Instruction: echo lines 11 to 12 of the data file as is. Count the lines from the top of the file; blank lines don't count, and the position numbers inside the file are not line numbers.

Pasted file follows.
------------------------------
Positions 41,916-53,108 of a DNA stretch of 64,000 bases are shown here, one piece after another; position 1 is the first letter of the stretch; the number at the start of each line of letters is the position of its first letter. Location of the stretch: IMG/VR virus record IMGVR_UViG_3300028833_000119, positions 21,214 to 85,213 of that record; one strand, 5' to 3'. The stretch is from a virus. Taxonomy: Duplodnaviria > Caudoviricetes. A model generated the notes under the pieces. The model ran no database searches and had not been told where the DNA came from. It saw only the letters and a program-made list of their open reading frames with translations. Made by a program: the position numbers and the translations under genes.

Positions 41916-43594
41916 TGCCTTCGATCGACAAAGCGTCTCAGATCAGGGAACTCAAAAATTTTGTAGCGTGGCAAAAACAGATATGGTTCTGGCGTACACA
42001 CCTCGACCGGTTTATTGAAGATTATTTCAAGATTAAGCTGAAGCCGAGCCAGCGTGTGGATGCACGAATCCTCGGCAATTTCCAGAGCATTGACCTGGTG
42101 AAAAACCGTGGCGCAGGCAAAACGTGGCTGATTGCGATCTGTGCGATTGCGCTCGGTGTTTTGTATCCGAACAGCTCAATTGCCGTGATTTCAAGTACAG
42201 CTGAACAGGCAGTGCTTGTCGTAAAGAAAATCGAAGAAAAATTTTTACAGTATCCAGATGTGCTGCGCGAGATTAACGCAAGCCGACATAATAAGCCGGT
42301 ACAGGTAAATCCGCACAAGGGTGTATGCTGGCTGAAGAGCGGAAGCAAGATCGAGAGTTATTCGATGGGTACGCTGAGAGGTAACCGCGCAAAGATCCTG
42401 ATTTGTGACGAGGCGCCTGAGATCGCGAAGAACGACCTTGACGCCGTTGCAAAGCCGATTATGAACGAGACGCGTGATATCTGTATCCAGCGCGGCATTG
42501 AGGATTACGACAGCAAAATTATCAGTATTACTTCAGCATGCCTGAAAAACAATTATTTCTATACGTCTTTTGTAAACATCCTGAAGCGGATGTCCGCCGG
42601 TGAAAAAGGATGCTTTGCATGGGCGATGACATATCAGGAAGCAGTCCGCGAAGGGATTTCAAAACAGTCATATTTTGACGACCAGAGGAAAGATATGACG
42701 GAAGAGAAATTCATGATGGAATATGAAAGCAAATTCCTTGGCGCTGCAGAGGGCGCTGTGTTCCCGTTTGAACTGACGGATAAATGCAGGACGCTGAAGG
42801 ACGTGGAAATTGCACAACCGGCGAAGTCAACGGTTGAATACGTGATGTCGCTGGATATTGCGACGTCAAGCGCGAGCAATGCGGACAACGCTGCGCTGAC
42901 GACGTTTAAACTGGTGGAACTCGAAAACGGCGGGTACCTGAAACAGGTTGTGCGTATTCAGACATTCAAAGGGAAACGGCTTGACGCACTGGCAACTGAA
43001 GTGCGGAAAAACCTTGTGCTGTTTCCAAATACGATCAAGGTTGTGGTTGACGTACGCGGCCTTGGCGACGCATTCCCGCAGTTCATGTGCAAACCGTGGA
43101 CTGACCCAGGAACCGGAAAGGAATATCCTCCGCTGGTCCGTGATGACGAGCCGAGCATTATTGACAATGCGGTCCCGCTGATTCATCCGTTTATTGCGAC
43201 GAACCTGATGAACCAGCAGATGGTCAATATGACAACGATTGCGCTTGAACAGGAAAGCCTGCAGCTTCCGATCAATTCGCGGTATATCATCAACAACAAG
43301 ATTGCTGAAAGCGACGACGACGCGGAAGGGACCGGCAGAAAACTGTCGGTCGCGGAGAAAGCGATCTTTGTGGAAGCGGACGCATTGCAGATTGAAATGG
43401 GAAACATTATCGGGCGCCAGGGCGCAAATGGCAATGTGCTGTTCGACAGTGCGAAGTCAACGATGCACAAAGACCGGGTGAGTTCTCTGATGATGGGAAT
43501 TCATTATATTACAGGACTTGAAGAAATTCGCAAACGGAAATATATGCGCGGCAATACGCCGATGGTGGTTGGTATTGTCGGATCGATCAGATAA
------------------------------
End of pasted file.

42701 GAAGAGAAATTCATGATGGAATATGAAAGCAAATTCCTTGGCGCTGCAGAGGGCGCTGTGTTCCCGTTTGAACTGACGGATAAATGCAGGACGCTGAAGG
42801 ACGTGGAAATTGCACAACCGGCGAAGTCAACGGTTGAATACGTGATGTCGCTGGATATTGCGACGTCAAGCGCGAGCAATGCGGACAACGCTGCGCTGAC